Washing clothes by hand in sink
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How to hand wash clothes

Most modern washing machines now have hand wash programmes which use low temperatures, short cycles, a gentle rocking action, and a reduced or zero spin. But a manual approach is the gentlest way to wash your items, increasing their longevity by preserving both the fibres and details. It can be an effective option for most types of clothing - especially for smaller loads, washing bras, delicate underwear, bathing suits and wool or silk, or even when travelling. That’s why we’ve compiled our handy step-by-step guide - pun intended - so that you can hand wash your favourite pieces with confidence.  

Step 1: read the care instructions 

Close up of washing label showing 'hand wash only' sign

Always check the care instructions on your clothes. The hand wash only symbol is easy to spot: a tub with a hand. You’ll find this accompanies most delicate fabrics (wool, cashmere, silk, satin), as well as laced, embellished, beaded or sequined clothing. For these particular pieces, hand washing is always the safest and gentlest option, and we always recommend hand washing items which are heavily embellished in particular. You can also always, of course, hand wash everyday fabrics like cotton and linen, whether because you don’t have access to a washing machine, or because you just want to show your entire wardrobe some extra special TLC. If you choose to use the hand wash programme on your machine instead, be sure to use a mesh laundry bag for protection. If you’re unsure whether to hand wash, perform a spot test on the item first. Simply dab a very small amount of water and/or detergent on an inconspicuous area of fabric.

Step 2: sort/group 

As always, sort your laundry systematically by colour and fabric type - you can hand wash multiple items together, so long as they are of the same colour and fibre content. That means creating piles of whites, darks, woollens, delicates and everyday items. Be sure to also set aside any garment that’s been either heavily stained or temporarily dyed, to avoid colour transfer: these should be pretreated and washed on their own.

Step 3: choose the right formulation 

Knit blue jumper laid down with left hand holding a Kair Wool, Silk and Delicates wash

Delicate fabrics require only the gentlest of ingredients, and extra special care. That’s why we developed our specialist Wool, Silk and Delicates Wash, which gently cleans and protects even the most delicate fabrics, from cashmere and wool to silk.

Step 4: fill tub with water

Depending on the size of your hand-wash load, fill a bath tub, basin or sink with cool or lukewarm water - cool for woollens and delicates, but lukewarm for everything else.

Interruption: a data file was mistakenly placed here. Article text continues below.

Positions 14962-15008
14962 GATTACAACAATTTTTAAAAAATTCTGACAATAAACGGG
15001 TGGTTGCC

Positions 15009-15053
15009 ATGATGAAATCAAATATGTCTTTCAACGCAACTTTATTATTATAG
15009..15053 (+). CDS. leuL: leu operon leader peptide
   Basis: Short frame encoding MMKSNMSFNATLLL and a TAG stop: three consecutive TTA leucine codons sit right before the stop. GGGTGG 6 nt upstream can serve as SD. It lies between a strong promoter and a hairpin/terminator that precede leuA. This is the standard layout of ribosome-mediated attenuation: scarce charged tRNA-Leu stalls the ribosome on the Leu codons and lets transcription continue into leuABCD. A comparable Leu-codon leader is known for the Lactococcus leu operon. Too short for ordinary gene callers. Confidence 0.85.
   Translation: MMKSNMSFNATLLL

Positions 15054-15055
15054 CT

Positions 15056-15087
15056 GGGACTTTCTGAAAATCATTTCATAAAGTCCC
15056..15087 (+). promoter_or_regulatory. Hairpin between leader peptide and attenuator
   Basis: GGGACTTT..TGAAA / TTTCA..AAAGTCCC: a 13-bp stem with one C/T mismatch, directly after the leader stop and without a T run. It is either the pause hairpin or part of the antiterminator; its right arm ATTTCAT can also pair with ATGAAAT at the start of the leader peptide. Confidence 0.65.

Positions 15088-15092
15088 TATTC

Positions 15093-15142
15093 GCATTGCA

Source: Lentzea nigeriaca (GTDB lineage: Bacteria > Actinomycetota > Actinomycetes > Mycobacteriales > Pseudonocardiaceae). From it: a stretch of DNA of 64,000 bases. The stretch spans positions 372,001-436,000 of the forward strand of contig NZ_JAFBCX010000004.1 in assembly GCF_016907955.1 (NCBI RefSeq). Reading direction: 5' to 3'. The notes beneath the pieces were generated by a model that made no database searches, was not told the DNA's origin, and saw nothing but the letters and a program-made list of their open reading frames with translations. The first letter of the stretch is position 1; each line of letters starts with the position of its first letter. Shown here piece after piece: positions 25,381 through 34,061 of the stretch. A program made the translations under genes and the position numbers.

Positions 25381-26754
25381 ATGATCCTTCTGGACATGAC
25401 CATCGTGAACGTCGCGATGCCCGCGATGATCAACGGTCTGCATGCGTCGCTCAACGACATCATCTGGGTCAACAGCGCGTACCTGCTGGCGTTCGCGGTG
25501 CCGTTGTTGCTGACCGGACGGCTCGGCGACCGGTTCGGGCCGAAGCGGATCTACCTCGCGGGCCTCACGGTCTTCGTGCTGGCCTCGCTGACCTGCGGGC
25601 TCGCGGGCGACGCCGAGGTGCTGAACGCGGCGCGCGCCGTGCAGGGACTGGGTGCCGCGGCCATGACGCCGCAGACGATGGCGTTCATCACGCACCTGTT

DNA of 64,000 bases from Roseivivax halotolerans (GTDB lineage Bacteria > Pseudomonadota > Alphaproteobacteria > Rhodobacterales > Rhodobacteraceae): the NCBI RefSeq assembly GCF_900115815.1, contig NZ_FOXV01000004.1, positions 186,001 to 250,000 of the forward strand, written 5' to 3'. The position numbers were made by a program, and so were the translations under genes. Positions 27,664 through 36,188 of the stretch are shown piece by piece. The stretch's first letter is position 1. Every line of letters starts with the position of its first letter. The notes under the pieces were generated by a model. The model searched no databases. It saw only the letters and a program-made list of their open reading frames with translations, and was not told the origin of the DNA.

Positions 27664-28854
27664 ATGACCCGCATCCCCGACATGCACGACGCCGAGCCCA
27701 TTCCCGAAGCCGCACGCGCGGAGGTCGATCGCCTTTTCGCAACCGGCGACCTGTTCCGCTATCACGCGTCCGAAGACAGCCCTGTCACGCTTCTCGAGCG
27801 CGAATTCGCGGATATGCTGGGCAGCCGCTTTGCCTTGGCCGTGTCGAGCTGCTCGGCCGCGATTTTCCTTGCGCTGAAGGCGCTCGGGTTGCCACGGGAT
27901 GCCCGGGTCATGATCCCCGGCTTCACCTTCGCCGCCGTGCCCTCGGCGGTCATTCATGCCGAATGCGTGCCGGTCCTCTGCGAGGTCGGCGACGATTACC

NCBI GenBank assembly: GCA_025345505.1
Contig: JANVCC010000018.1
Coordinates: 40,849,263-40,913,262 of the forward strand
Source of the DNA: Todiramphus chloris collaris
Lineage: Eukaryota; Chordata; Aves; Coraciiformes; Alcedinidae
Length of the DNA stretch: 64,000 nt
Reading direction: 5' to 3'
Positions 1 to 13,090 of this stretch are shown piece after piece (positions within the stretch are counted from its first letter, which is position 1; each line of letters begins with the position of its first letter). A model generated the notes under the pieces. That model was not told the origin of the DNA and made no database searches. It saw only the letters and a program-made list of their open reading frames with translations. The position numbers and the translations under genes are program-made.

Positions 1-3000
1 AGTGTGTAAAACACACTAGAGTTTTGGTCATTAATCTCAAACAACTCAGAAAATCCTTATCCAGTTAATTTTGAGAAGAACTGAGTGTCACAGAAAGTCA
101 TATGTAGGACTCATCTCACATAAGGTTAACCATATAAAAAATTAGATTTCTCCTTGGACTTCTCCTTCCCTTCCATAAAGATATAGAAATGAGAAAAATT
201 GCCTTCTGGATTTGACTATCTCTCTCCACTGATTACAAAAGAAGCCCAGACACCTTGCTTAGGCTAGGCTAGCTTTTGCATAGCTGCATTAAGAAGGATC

Step 5: spot-treat, or submerge and soak  

Image showing a knit jumper being washed in soapy water

Tackle your stains first: work the detergent into the stain with either a finger or a gentle brush (a clean toothbrush works very well). For particularly tough stains, as well as heavily soiled items or those with a strong odour, submerge the material in the tub, and allow it to soak for 30 minutes (for silk items in particular it’s important that you don’t exceed the 30 minutes). Then use gentle movements to swish the items through soapy water, pushing the fabric either between your hands or against the edge of the tub. Avoid scrubbing or wringing, which can stretch and alter the shape of the item. If you’re hand washing your woollens in particular and spot some colour in the water, simply keep calm and carry on! This is quite normal - it’s just the yarn dye releasing some colour, and won’t have any noticeable effect on the colour of your garment once you’ve finished washing. 

Step 6: rinse, repeat

Drain the tub and refill with cool water. Push the item up and down in the water until the water runs clear and you’ve removed all the soapiness. Then repeat if necessary. For small, lightweight delicates, like lingerie and swimwear, feel free to use a colander to rinse.

Step 7: dry

Image showing blue knit jumper being hung on clothes drying rack

We recommend drying naturally, as tumble drying can damage both the shape and elasticity of delicate fibres due to the combination of heat and agitation. Summer sunlight is nature’s own dryer, but even in the very wintriest of months, all you need is a trusty drying rack! Be sure to hang coloured and delicate items inside out, and bottoms from the top, and tops from the bottom, to smooth out creases. For woollens, avoid heat sources like radiators and lay them flat in their natural shapes to prevent stretching. To speed up the drying process, simply roll it gently in a clean towel. Never wring or twist!

Step 8: finish  

Once dry, spritz your pieces with some of our Signature Finishing Spray, to release wrinkles and infuse with lasting luxury. Then smooth with your hands, and you’re good to go!

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